The Island of Dr. Moreau (1996)

island of dr moreau poster 1996 movie
2.0 Overall Score
Story: 2/10
Acting: 5/10
Visuals: 2/10

Brando is weird Brando as expected

Script is awful, effects are bad, kind of boring

Movie Info

Movie Name: The Island of Dr. Moreau

Studio: New Line Cinema

Genre(s): Sci-Fi/Fantasy/Horror

Release Date(s): August 23, 1996

MPAA Rating: PG-13


Guess who’s coming to dinner?

A plane crashes in the ocean, and the only survivor Edward Douglas (David Thewlis) is pulled out of the ocean by Dr. Montgomery (Val Kilmer).  Douglas is taken back to an island owned by a strange doctor named Dr. Moreau (Marlon Brando) and Moreau’s animal/human hybrids.  As Douglas finds he must get off the island, he seeks help from Moreau’s created daughter Aissa (Fairuza Balk).  Aissa and Edward discover that Moreau’s creations have discovered how they are being controlled and that they intend to take revenge on their creator and those who believe in him.


Oh what the hell?! Really?

Directed by John Frankenheimer, The Island of Dr. Moreau went down as one of the biggest laughs of the 1990s.  Plagued with problems, it was torn apart by critics, fans, and even the actors and filmmakers involved dismissed it.  The movie won a Razzie Awards for Worst Supporting Actor (Brando) with nominations for Worst Picture, Worst Screen Couple (Brando and that “darn dwarf”), Worst Supporting Actor (Kilmer also for Ghost in the Darkness), Worst Director, and Worst Screenplay.

The Island of Dr. Moreau is a mess.  The movie started out under a different director named Richard Stanley who had been a fan of the book.  He wrote the script trying to make it more sci-fi and tied in to today’s DNA studies, but the script got re-written and he got canned (he did allegedly sneak back onto the set as a beastman to see how it was going).  A couple of the actors just came on board because of Brando’s involvement so the commitment to the script wasn’t necessarily there to begin with.  Val Kilmer also imploded during the film and became a problem (even Brando allegedly criticized his behavior…you must feel like crap if Brando said that).  Rob Morrow was originally going to have Thewlis’ role and dropped out but Thewlis has pretty much disowned this movie.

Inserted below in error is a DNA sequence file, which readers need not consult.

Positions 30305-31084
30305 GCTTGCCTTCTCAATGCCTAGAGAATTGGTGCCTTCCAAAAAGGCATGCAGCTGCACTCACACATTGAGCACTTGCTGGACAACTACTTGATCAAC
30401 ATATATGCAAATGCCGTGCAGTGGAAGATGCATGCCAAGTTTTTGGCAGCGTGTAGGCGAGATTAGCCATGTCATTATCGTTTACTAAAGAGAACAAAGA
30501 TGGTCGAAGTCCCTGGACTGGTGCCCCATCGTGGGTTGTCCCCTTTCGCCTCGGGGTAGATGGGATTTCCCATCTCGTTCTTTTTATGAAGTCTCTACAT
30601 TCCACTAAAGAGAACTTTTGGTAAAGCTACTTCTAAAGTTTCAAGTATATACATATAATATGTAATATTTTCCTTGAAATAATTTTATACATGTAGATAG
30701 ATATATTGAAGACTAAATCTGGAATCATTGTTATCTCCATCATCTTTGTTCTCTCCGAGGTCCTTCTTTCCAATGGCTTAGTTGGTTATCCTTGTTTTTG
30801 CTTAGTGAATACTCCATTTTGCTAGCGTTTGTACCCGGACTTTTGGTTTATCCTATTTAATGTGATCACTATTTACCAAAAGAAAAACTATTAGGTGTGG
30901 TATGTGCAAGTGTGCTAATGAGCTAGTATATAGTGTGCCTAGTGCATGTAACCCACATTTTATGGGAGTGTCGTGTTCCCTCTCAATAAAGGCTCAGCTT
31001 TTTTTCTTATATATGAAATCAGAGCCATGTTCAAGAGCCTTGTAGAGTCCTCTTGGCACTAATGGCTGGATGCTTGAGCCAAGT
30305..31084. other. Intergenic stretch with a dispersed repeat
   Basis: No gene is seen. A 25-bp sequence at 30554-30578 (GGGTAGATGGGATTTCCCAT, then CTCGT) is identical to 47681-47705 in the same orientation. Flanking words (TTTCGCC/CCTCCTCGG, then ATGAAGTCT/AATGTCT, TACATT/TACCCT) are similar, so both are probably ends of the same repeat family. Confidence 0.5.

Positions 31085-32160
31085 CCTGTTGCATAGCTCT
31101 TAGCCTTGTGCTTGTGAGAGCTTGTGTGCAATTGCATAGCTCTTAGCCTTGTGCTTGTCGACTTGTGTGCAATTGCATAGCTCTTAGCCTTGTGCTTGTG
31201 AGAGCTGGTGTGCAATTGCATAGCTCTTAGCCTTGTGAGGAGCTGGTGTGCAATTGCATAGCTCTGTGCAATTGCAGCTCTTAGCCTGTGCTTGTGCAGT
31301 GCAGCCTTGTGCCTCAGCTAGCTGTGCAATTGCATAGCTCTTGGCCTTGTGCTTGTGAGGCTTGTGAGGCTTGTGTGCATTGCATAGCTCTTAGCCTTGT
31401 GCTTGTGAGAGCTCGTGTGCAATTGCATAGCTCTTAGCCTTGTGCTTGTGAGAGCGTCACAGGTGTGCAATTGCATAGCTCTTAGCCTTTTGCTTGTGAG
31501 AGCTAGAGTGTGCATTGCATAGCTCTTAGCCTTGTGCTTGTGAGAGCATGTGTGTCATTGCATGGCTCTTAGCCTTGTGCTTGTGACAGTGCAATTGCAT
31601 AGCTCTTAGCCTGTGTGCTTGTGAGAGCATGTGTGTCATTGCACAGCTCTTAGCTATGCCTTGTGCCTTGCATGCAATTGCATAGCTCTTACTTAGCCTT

I will out-crazy Brando, I will out-crazy Brando.

The problem is that the movie quickly becomes a “Brando” movie and that kind of defines how the story goes.  Like many Brando movies however, Brando is the only reason worth watching (so it is a bit of a conundrum).  Brando is just strange in the movie and Val Kilmer follows suit.  It kind of feels like you are watching a freak fest and you feel a bit dirty for doing it.  It really feels like Colonel Kurtz and his crazy photographer from Apocalypse Now got dropped on an island full of animal men (substitute Dennis Hopper with Val Kilmer…Brando still plays Moreau like Kurtz).  It has that sense of absurdity to the movie but the script is crap so it doesn’t work like Apocalypse Now.


Ya come back now, you hear?

The effects on The Island of Dr. Moreau are pretty weak also.  If you look at the 1977 version starring Burt Lancaster and Michael York, the animal-men look relatively the same (heck, some even look like the original movie Island of Lost Souls).  All that was added was some computer animated scenes that look bad already by today’s standards.

The 1996 version of The Island of Dr. Moreau is almost a so bad it is good movie but is closer to just being a bad movie mostly because it is kind of boring despite being full of monsters.  Most of the movie is a laughable and the only thing good that came out of it was South Park‘s Dr. Mephisto and his creepy sidekick Kevin.  The movie is just bad and another example of how Wells’ work is very, very hard to adapt into something good.

Related Links:

Island of Lost Souls (1933)

The Island of Dr. Moreau (1977)

Author: JPRoscoe View all posts by
Follow me on Twitter/Instagram/Letterboxd @JPRoscoe76! Loves all things pop-culture especially if it has a bit of a counter-culture twist. Plays video games (basically from the start when a neighbor brought home an Atari 2600), comic loving (for almost 30 years), and a true critic of movies. Enjoys the art house but also isn't afraid to let in one or two popular movies at the same time.

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